If You Can’t Prove Me Wrong, then I Must be Right

(The Argumentum Ad Ignorantiam Fallacy)

Oh Dear! If someone has pointed you to this page, then they think you have done something alarmingly stupid.

If they were a friend, then they may have pointed you here to improve your understanding and increase your debating skills, but more likely they just wanted you to realise how much of a twit you have been.

What you did was try to win an argument using confused thinking, and probably made yourself look a bit foolish to anyone unfortunate enough to witness your crude and unsubtle attempts at rhetoric. They have probably clicked the link as well, and are now reading this and having a chuckle at your expense.

However, all is not lost. We will try to help you avoid embarrassing yourself in future by explaining the mistake you have made. Of course, it is far more likely that this will go clean over your head, but lets give it a try, eh?

Your argument is based on one of the most basic logical fallacies, known to educated people as ‘Argumentum Ad Ignorantiam’, sometimes translated as ‘an appeal to ignorance’.

Here is what has happened, either:

  • you have claimed that, as there is no evidence to prove your point wrong, it must therefore be right
    ..or.. 
  • you have claimed that, as there is no evidence to prove your antognoist’s argument to be right, it must therefore be wrong

This is a silly way to argue, and if you now understand why (which we doubt), then you must be feeling pretty foolish.

Should you still be struggling with the concept, here are a few examples that may help you.

Example 1.
There is no evidence that God exists, therefore there is NO God

Example 2.
Nobody can prove that God does not exist, therefore there IS a God. 


Does that help at all?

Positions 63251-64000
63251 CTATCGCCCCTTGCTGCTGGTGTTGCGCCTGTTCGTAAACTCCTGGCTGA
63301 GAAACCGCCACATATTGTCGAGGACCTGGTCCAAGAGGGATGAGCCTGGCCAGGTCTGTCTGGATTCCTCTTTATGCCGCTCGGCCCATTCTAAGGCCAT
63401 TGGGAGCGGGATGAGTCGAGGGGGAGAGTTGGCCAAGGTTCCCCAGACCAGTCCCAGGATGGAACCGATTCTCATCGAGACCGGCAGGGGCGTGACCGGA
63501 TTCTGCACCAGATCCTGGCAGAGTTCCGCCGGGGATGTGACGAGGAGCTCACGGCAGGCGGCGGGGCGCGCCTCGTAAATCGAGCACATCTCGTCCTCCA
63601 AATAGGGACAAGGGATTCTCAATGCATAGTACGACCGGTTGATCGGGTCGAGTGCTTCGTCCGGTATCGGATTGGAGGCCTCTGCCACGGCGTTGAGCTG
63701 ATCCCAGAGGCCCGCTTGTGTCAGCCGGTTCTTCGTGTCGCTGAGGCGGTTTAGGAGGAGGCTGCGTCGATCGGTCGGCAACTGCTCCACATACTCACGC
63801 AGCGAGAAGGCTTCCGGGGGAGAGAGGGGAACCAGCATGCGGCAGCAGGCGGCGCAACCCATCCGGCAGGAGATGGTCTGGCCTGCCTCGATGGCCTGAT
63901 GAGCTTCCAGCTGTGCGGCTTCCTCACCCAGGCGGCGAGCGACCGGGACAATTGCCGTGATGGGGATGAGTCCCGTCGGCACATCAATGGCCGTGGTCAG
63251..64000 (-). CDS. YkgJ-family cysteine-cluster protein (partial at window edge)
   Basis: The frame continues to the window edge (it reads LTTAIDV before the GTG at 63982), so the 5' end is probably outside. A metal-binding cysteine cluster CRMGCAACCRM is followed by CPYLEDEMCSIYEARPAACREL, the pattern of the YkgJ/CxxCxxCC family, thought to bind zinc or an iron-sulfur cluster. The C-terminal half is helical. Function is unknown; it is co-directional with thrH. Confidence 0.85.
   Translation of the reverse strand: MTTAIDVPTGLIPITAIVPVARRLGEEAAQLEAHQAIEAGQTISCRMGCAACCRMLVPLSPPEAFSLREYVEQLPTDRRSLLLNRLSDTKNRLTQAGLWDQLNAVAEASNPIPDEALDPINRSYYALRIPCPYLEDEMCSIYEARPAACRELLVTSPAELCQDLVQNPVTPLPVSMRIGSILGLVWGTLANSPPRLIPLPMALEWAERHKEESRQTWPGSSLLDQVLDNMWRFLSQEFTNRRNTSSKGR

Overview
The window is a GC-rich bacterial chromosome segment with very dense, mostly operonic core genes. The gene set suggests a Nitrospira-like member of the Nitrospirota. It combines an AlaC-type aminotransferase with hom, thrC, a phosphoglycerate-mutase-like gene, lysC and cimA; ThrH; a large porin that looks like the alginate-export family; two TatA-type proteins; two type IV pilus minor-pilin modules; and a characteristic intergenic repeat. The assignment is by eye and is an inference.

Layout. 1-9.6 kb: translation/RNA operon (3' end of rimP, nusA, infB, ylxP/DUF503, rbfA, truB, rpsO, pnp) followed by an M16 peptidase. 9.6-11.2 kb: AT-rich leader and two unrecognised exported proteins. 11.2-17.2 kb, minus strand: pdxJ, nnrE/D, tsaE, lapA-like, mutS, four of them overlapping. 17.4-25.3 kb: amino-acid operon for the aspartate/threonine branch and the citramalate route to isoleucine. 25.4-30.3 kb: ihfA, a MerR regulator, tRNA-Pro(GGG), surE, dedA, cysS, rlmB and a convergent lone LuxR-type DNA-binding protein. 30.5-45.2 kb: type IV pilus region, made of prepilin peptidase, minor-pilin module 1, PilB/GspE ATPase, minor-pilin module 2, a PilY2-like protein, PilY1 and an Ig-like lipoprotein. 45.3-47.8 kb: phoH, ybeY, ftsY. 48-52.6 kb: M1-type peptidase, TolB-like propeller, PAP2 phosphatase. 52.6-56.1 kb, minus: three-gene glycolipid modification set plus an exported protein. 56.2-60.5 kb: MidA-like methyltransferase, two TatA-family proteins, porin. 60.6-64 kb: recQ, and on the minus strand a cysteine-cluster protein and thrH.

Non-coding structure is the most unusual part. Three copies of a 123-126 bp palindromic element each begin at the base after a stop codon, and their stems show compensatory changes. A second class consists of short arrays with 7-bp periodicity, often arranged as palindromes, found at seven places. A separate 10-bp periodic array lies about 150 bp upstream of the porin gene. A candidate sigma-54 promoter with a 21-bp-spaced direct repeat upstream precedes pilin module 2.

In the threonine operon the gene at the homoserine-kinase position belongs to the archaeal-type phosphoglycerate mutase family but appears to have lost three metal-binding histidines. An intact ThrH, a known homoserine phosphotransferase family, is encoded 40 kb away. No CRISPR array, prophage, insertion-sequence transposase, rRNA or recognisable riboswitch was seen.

Both these examples make the same mistake that you have made – you cannot use the ‘absence of evidence’ supporting one position as if it were definitive evidence supporting the contrary position.

This line of reasoning is wrong because it ignores the third option, which is that there is evidence out there which has not yet been discovered, or of which your protaganist is unaware, which may prove you wrong (or even right, of course). Even if everything else you have said in your argument is logical and true, if you depend on this reasoning for your main point, then your case is still unproven.

Here is another example:

We have seen no evidence of your intelligence, therefore you are stupid.

Clearer now?

 

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2 Responses

  1. Neveryoumind
    Neveryoumind April 27, 2012 at 10:13 am | | Reply

    I don’t get it – how can you possible know that I am wrong in my argument?

    This is a stupid site, you are offering no evidence to attack my argument at all.

  2. Agniologist
    Agniologist April 27, 2012 at 11:19 am | | Reply

    @Neveryoumind

    Oh Dear – you really do struggle with logic, don’t you.

    Nowhere in the above post do we say that your argument is wrong, only that your opponent believes you are using a ‘fallacy’ ‘to try to support your argument – that is, you are using ‘bad’ logic’.

    Judging by your comment, I would image they are correct in that assumption.

    I really couldn’t care less about your original argument – but if you ARE using the ‘Argumentum Ad Ignorantiam’ fallacy, then I am happy to confirm that I think you are an idiot… and an ignorant one at that.
    Hope that helps.

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